The Glenlivet Alpha

The Glenlivet is playing some fun little games around its release of a “mysterious” Glenlivet Alpha product. The sample bottle is frosted black glass and devoid of details except for ABV: 50%. A Facebook app walks you through the usual tasting experience steps, starting with color. Each is preceded with a decidedly Dexter-esque teaser video with blurry fruits and jazz piano. It’s not as cheesy as it sounds, really. What’s wrong with having a little fun with your single malt?

Since the whisky itself is quite light and with a pale “hay” color, I guess it’s likely to be from a refill ex-bourbon casks. The app nudged me toward a two-cask combination: 1st-fill ex-bourbon, and 2nd-fill “New Wood”. If it’s 2nd-fill, isn’t it not “New” anymore? Moving on… I readily guessed that Glenlivet wanted me to select “fruity” and “floral” (it’s Glenlivet after all), and heavy on the “vanilla.” The app is very forgiving and it’s clearly intended to give pats on the back for following the prescribed path. Flavor, though, has me confused. I get very heavy notes of dark chocolate and caramel, but the app is not responding to my insistence on these points. I score 1/3 for taste. Oh well. The “texture” section indicates the whisky must be non-chill-filtered (why else bring it up?) and I already knew it was 50% ABV by the bottle label. Cheater!

Nose: Fruity. A faint whiff of smoke (or was that the smoke in the video? Ah! An exercise in mind control. I get it now). A mild sense of wax. The Glenlivet green apple is present, but hidden partially behind a layer of caramel-and-wood.

Palate: Soft on the palate. Dark chocolate! Very nice. Mildly smoky, in a roasted coffee sort of way. Caramel and heavy vanilla wood – unusual for Glenlivet. A bit of barrel char.

Finish: Chocolate returns. Chocolate-covered green apple slices. Yum. Excellently balanced, and very sultry. The nose promised little, but this whisky came through in flavor! I want some more…

Overall: Games aside, this is some serious whisky. The aromas are fleeting and mild, but on the palate this malt explodes with the clearest chocolate-and-coffee notes I’ve yet to discover in a whisky. It evolves through confectionery and reveals its heavily-wooded nature before fading – very balanced – perfectly without undue bitterness. I’m so happy there’s more to this whisky than just the promotional games!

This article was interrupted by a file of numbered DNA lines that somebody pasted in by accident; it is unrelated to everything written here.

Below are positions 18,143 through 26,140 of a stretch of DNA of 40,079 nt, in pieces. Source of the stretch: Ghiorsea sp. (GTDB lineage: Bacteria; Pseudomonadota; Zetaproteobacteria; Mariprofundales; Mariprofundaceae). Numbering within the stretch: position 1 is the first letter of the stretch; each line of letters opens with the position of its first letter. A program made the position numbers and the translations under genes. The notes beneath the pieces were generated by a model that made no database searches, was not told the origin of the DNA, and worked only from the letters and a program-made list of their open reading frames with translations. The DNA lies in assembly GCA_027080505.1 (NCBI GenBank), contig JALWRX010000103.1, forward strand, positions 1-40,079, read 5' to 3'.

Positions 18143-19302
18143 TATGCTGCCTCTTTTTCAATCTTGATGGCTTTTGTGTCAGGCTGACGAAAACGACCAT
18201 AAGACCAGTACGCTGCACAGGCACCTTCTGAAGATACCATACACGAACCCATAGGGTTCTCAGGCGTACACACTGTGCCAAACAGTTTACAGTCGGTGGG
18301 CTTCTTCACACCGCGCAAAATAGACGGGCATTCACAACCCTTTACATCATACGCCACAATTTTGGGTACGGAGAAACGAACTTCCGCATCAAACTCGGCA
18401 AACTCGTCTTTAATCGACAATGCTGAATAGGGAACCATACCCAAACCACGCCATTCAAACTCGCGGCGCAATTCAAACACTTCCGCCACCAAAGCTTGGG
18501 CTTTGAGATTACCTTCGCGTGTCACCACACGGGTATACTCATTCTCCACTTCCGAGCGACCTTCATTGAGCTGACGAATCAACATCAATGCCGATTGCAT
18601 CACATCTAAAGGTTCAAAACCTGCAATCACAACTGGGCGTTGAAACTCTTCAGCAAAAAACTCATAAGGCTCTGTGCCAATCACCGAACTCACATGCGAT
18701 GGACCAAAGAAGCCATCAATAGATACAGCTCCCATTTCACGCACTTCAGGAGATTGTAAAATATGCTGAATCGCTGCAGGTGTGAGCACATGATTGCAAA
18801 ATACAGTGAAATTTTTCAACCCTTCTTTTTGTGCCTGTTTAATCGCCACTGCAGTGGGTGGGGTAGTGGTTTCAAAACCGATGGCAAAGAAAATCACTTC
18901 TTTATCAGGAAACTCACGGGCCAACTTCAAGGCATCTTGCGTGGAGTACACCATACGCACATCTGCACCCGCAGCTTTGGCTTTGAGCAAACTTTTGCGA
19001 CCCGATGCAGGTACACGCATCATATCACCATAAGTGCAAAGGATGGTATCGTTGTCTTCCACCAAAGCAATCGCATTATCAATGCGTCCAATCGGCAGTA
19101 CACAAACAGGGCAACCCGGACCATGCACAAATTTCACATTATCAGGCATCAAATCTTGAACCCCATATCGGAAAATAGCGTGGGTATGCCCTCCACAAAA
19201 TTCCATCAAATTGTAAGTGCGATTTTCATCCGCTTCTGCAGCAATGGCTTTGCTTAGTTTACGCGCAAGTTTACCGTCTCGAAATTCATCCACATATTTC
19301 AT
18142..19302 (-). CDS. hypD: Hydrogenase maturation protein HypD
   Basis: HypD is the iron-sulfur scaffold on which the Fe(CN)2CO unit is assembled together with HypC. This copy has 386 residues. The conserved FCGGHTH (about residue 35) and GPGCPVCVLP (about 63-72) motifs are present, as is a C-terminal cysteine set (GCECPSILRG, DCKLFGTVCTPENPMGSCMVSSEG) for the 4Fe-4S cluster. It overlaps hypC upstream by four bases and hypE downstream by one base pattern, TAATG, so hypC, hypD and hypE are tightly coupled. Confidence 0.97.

Let’s recap. We know it’s a 50% ABV non-chill-filtered single malt from two barrel types: a first-fill ex-bourbon and a second-fill “New Wood” cask, whatever the Hell that means. New Wood that previously held Glenlivet, I suppose? It’s probably a vatting of years à la Aberlour A’Bunadh, with some young malt to boost the fruity notes and some elder malt to lend that gorgeous chocolate tone. Whatever it turns out to be (the “secret” will be revealed this Thursday 6/6/2013), it was a fun game and I’m truly impressed with the quality of the whisky. Let’s just hope it’s not $100 retail. Don’t let me down, Glenlivet!

Update: Well, I won’t give myself credit for solving the puzzle because the answer was pretty clear in the Facebook app’s “hints”, but Glenlivet announced on 6/7 that the “secret” to Glenlivet Alpha is the use of whisky aged in “new oak” barrels which previously held single malt. In other words, brand new charred oak barrels were filled at some point with single malt (probably Glenlivet for an earlier release), emptied, and filled with spirit that eventually went into Alpha. This gives the whisky the benefits of new oak (lots of vanilla and soft wood) without the harsh tannins or overly-wooded notes inherent in the use of true new oak barrels. Cool. Also as expected, the whisky is not colored and is not chill-filtered, but no word on the age of the liquid.

The Glenlivet Alpha
50% ABV
ScotchNoob™ Mark:
Price Range: Unknown
Acquired: (100ml review sample) Thanks Sarah! (Representing The Glenlivet)

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  • It was retailing for £95 in the UK, so I can’t imagine it’s going to be under $100 over here. How do you feel like this compares to Nadurra?

    • I honestly wish I were independently wealthy enough (and somehow had lightning reflexes to buy the whiskies that sell out instantly, like Angel’s Envy Rye) to buy a new bottle to review every week. Alas, us noobs get our whisky where we can get it. I will say that I don’t let review samples change my opinion, but you’d have to take me at my word for that. That’s up to you.